“I believe in doing what’s right,” she said. “Last year, I questioned Democrats as much as Republicans.”

And she wants to work with both sides as state representative.

“[I want to] do what needs to be done to help,” she said.

But first she wants to talk to people. She plans to walk around neighborhoods and knock on doors and attend important community events.

“People shouldn’t be surprised if they get a phone call from me,” she said.

And her ultimate goal?

“Giving people a voice in Hartford,” she said.

Cook-Littman has served seven years as a board member of Operation Hope, started a preschool at Beth El Synagogue on Fairfield Woods Road and is on the women’s auxiliary board at the Jewish Home for the Elderly.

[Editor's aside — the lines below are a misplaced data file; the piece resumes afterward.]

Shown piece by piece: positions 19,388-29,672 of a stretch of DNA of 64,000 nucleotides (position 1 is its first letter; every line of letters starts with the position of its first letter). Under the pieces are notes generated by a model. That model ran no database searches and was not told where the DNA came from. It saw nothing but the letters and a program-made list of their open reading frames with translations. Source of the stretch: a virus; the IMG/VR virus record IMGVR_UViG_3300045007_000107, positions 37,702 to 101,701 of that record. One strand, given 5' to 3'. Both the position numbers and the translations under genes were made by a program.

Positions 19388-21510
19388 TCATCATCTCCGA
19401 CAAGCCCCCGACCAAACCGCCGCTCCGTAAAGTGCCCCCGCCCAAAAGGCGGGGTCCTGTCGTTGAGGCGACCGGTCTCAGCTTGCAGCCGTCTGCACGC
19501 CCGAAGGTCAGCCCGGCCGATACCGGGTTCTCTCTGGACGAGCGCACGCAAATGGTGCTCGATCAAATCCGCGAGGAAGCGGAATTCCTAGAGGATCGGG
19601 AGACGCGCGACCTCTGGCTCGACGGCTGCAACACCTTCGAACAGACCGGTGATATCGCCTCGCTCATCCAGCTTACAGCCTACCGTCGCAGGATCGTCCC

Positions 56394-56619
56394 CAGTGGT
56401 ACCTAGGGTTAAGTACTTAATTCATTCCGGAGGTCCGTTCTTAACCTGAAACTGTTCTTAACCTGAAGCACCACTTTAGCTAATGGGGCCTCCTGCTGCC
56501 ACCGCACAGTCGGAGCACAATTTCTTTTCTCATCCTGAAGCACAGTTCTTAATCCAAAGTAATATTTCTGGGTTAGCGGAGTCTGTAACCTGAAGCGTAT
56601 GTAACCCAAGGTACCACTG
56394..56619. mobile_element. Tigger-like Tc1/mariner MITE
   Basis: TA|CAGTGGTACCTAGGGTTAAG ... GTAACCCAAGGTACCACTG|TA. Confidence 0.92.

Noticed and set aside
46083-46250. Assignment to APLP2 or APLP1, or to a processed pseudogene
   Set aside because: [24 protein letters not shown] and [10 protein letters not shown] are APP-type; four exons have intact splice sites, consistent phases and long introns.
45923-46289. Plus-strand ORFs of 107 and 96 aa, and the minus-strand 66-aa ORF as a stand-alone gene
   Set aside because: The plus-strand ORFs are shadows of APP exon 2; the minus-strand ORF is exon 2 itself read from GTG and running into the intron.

Tara Cook-Littman

Tara Cook-Littman

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  • Tony

    we as citizens need to vote for people who are against GMOs whether they are Dems or Reps and get back to farming for a future

  • Kiernan Majerus-Collins

    Anti-GMO advocates in Connecticut have been dangerously anti-science. The fact is, GMOs are an amazing technology that we should be embracing, not becoming irrationally hysterical about. I hope an alternative Democratic candidate emerges who’ll stand on the side of science, not fearmongering.

    • Seeds of death

      Let the people decide what they want to eat. Anti-labeling is anti-science.

      • RobertWager

        “Anti-science”? How would you truthfully label a loaf of bread?

        • Seeds of death